By Linda Joyce Jones
Nestled in the rolling hills of southwest Ohio you’ll find the Village of Waynesville, a community known for the eclectic combination of antique and specialty shops lining its historic Main Street. Founded in 1797 by Englishman Samuel Heighway and friends, this bucolic town is a testament to the pioneer’s desire to create a formal English village along the banks of the Little Miami River.
Waynesville is also proud to be home to one of the largest fall festivals in the United States. Each year during the second full weekend in October, hundreds of thousands of people gather together to celebrate one of the healthiest (and funkiest-smelling) foods on the face of the plant – the fermented version of cabbage that is known the world over as – SAUERKRAUT!
The ingredient label on a fresh package of sauerkraut is simple – cabbage and salt. Because the salt also acts as a preservative, it can be stored with no refrigeration, making sauerkraut a centuries-long dietary staple for people of all cultures, from voyaging seamen to laborers on the Great Wall of China.
So how does a festival in honor of sauerkraut get started in a region that isn’t known for its bumper crop of cabbage? It all started in 1970 when a community leader was meeting with other merchants trying to plan an occasion that would attract visitors to the downtown district. Having been served a pork and sauerkraut dinner by his wife prior to the meeting, he suggested a similar dinner be served at their event, and the Ohio Sauerkraut Festival was born.
There are lots of reasons to celebrate sauerkraut. Studies have found that the properties found in the vegetable can aid in digestion, boost the immune system, and may even ward off breast cancer. It’s packed with vitamin K, vitamin C, and iron. Best of all, it is fat free and has only 44 calories per one-cup serving!
The Ohio Sauerkraut Festival is a nationally-ranked juried arts and crafts show, with over 450 artisans showcasing their handcrafted items. However, it’s the sauerkraut that is the main attraction. In addition to what one might consider standard sauerkraut fare such as a kraut dog or Reuben sandwich, vendors serve up over seven tons of sauerkraut in such delicacies as sauerkraut pizza, sauerkraut cookies, sauerkraut eggrolls and sauerkraut donuts!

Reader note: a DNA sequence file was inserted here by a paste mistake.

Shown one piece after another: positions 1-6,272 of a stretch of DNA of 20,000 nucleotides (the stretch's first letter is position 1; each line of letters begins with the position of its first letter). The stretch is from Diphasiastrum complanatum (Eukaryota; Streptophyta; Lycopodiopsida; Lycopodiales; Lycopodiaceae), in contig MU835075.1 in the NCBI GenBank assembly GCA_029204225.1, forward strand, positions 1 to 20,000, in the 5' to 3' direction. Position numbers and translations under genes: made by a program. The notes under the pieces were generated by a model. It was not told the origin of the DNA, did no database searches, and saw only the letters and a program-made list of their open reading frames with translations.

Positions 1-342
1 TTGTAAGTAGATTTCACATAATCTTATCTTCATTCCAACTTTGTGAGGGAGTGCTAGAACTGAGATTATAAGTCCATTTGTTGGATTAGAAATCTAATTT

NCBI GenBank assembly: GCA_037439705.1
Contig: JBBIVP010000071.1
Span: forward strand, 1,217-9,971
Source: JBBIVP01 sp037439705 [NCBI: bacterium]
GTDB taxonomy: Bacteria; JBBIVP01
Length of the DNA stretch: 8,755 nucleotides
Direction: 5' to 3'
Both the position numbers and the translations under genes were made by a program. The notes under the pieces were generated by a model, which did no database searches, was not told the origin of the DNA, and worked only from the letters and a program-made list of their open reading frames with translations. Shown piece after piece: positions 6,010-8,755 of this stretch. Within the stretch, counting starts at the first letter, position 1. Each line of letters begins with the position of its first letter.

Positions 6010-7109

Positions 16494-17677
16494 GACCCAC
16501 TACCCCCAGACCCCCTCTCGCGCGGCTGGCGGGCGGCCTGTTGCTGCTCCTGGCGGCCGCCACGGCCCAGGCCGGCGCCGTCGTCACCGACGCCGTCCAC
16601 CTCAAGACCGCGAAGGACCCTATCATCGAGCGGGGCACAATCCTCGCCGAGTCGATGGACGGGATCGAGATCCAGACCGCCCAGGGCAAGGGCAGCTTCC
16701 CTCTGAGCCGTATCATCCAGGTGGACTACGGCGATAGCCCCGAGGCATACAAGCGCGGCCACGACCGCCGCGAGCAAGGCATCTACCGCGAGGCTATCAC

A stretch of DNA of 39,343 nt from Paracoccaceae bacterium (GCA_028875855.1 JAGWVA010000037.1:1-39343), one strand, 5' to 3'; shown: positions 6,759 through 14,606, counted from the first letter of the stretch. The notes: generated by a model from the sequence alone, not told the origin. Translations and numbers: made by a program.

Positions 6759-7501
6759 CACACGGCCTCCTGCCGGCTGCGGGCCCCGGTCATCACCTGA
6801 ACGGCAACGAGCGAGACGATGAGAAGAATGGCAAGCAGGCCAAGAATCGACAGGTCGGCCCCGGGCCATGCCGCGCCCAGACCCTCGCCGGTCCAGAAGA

Believe it or not, sauerkraut is really delicious in a sweet recipe – the trick is to squeeze it almost dry; it takes on the consistency of shredded coconut and provides texture and moistness – try adding a quarter- to half-cup to your favorite cake, pie, or brownie recipe.
Each year during festival week, the Annual Sauerkraut Recipe Contest is held, inviting area cooks to experiment and create a unique sauerkraut dish. Whether they’re starting from scratch, or putting a sauerkraut twist on a favorite recipe, contestants are perfecting their creations for weeks leading up to the event. As the contestants wait for the judges to sample and rank their dishes, they discuss their submissions (“How did you dehydrate your sauerkraut – in the sun, or on paper toweling?; Did you use a cast-iron skillet or non-stick?; I practiced that recipe a dozen times before I finally got it right!”).
Below are a few easy recipes from recent contest winners to get you started on your sauerkraut journey. For more information on planning a visit to the Ohio Sauerkraut Festival or finding more great sauerkraut recipes, visit the festival website at www.sauerkrautfestival.com.
Sauerkraut Pistachio Bark
½ cup sauerkraut, squeezed dry
1 pkg. Bakers semi-sweet chocolate
½ cup pistachios
Melt the chocolate in a microwave safe dish. Stir in sauerkraut, pistachios and mix well. Pour out on wax paper, refrigerate until hardened. Break into pieces and enjoy!
Simple Strawberry Delight Cake
1 box Strawberry Cake Mix
1½ cup milk
¾ cup oil
1 box vanilla pudding
½ cup sauerkraut, drained
Mix all together and pour into two greased and floured 9 inch cake pans.
Bake at 350 degrees for 30 minutes.
2 tubs strawberry whipped cream
1 8 oz cream cheese softened
1 cup powder sugar
Beat all ingredients until smooth and ice cake. Decorate with fresh strawberries.
1 can diced tomatoes with green chilies and onions
3 fresh jalapenos, chopped
Handful of fresh cilantro, chopped
7 oz. sauerkraut, drained
Mix all ingredients well, chill and serve with your favorite tortilla chips.
Linda Joyce Jones has been planning events in both her personal and professional life for over 25 years, including acting as chairperson for the Ohio Sauerkraut Festival.